World Down Syndrome Day is taking place today, with a wealth of events across the globe raising awareness – including "carpool karaoke" and an inclusive film competition.
You may have already seen a video of a "carpool karaoke" lip sync video in support of World Down Syndrome Day, which features 50 mums and their children singing along to Christina Perri track, A Thousand Years. The parents in the video (watch below) are all part of a Facebook group called Designer Genes, which was created for parents who have a child with Down’s Syndrome born in 2013 and 2014.
The video aims to show the world just how ordinary and fun life with Down's Syndrome is and their slogan is "Wouldn't Change a Thing". The parents and children used sign language in the video, which was originally inspired by Singing Hands, a UK organisation who's videos have helped many in the group learn Makaton signing.
Also in the UK, comedian and actress Sally Phillips (Miranda, Bridget Jones) – whose son Olly has Down's Syndrome – is backing a funding competition run by Videocamp film, whose winner will receive over £250,000 to create a film on the theme of “inclusive education”. The selected project will also be made available on Videocamp’s free catalog of social impact films, which has enabled 19,000 screenings in over 90 countries to date. The project has launched today to coincide with World Down Syndrome Day and entries are welcomed until 21 June.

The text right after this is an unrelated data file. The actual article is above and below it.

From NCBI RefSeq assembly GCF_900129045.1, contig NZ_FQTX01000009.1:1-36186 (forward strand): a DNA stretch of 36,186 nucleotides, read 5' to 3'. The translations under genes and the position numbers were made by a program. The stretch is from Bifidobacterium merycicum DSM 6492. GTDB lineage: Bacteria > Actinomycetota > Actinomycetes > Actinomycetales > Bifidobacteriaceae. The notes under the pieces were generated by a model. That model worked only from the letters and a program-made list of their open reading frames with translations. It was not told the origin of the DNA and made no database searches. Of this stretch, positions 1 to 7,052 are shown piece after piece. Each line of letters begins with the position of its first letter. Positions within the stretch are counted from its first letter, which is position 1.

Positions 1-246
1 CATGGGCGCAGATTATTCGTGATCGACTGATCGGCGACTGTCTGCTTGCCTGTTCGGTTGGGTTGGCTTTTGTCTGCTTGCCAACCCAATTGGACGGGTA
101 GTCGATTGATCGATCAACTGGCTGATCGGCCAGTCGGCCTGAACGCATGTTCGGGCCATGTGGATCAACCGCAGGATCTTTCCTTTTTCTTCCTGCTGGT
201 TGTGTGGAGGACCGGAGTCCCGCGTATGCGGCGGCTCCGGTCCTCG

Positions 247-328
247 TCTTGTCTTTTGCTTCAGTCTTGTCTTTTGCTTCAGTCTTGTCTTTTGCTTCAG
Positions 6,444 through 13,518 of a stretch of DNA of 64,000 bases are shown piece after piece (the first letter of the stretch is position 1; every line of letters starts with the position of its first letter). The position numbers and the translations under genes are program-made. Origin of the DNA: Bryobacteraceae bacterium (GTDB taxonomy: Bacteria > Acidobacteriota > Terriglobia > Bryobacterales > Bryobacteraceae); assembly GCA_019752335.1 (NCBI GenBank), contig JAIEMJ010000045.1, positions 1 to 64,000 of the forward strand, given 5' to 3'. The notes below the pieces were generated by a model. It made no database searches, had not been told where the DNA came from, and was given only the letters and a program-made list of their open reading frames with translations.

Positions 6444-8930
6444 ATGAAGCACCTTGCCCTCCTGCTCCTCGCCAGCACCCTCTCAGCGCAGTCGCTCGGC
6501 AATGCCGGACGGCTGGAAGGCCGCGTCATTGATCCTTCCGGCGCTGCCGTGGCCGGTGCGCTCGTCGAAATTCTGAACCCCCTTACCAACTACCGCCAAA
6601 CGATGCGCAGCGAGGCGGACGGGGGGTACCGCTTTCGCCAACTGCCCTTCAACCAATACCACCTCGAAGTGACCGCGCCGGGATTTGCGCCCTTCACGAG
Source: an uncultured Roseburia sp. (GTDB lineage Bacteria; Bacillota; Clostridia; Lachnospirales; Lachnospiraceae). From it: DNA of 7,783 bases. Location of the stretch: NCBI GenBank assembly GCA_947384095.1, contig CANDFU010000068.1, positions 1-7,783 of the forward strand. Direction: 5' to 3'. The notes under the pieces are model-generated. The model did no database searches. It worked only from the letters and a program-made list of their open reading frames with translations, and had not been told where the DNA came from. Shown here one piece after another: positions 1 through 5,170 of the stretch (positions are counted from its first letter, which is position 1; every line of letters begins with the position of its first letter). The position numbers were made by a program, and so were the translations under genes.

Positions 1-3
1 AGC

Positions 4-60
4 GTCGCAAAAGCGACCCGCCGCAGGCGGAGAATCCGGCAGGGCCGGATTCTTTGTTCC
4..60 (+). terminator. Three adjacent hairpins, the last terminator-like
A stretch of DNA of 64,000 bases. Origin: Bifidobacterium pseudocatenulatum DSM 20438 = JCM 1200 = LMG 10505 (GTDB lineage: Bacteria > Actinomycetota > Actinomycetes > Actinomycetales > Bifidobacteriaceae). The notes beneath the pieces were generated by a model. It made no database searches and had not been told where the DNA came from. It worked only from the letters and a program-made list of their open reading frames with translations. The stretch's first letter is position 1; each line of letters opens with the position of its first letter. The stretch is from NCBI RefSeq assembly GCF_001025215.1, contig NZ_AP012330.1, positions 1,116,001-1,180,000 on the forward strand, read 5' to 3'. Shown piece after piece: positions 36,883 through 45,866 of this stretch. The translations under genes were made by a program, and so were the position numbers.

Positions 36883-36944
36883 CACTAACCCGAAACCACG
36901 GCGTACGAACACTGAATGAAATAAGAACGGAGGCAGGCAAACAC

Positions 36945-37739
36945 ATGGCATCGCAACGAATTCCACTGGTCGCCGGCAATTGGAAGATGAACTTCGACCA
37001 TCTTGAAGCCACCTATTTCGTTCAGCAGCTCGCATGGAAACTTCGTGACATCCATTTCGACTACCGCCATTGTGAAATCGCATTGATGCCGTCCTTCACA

And if you see people out and about today wearing odd socks, then give them a wave as hey are supporting Wold Down Syndrome Day too! Under the hashtag #LotsOfSocks you will find schools, hospitals and workplaces worldwide taking part in the wacky sock campaign.
In addition, as part of World Down Syndrome Day, the European Down Syndrome Association (EDSA) has asked their members all over Europe to submit personal statements to tell the world what people with Down's Syndrome bring to their communities. They have published 21 examples explaining how people with Down's Syndrome can and do make meaningful contributions whether in schools, workplaces, in social, political and public life, culture, media, leisure and sport to show the world how inclusiveness is improving lives. By using the hashtag #WDSD18 on social media, you can join in the conversation.
One example from a contributor in Scotland reads, "Sam works at Glasgow City College. She works in the canteen where she helps and serves the customers, as well as making sure everything is kept stocked and clean. She gets on really well with all of her colleagues. In her free time Sam likes to go to the cinema, go shopping and spend time with her friends."
Meanwhile, a conference called “What I bring to the workplace” also takes place on 21 March, when Down Syndrome International will bring together people with Down's, their supporters and advocates, senior representatives of major employers, experts in the field of disability employment, government and UN officials at United Nations Headquarters, New York.
For more information on World Down Syndrome Day see worlddownsyndromeday.org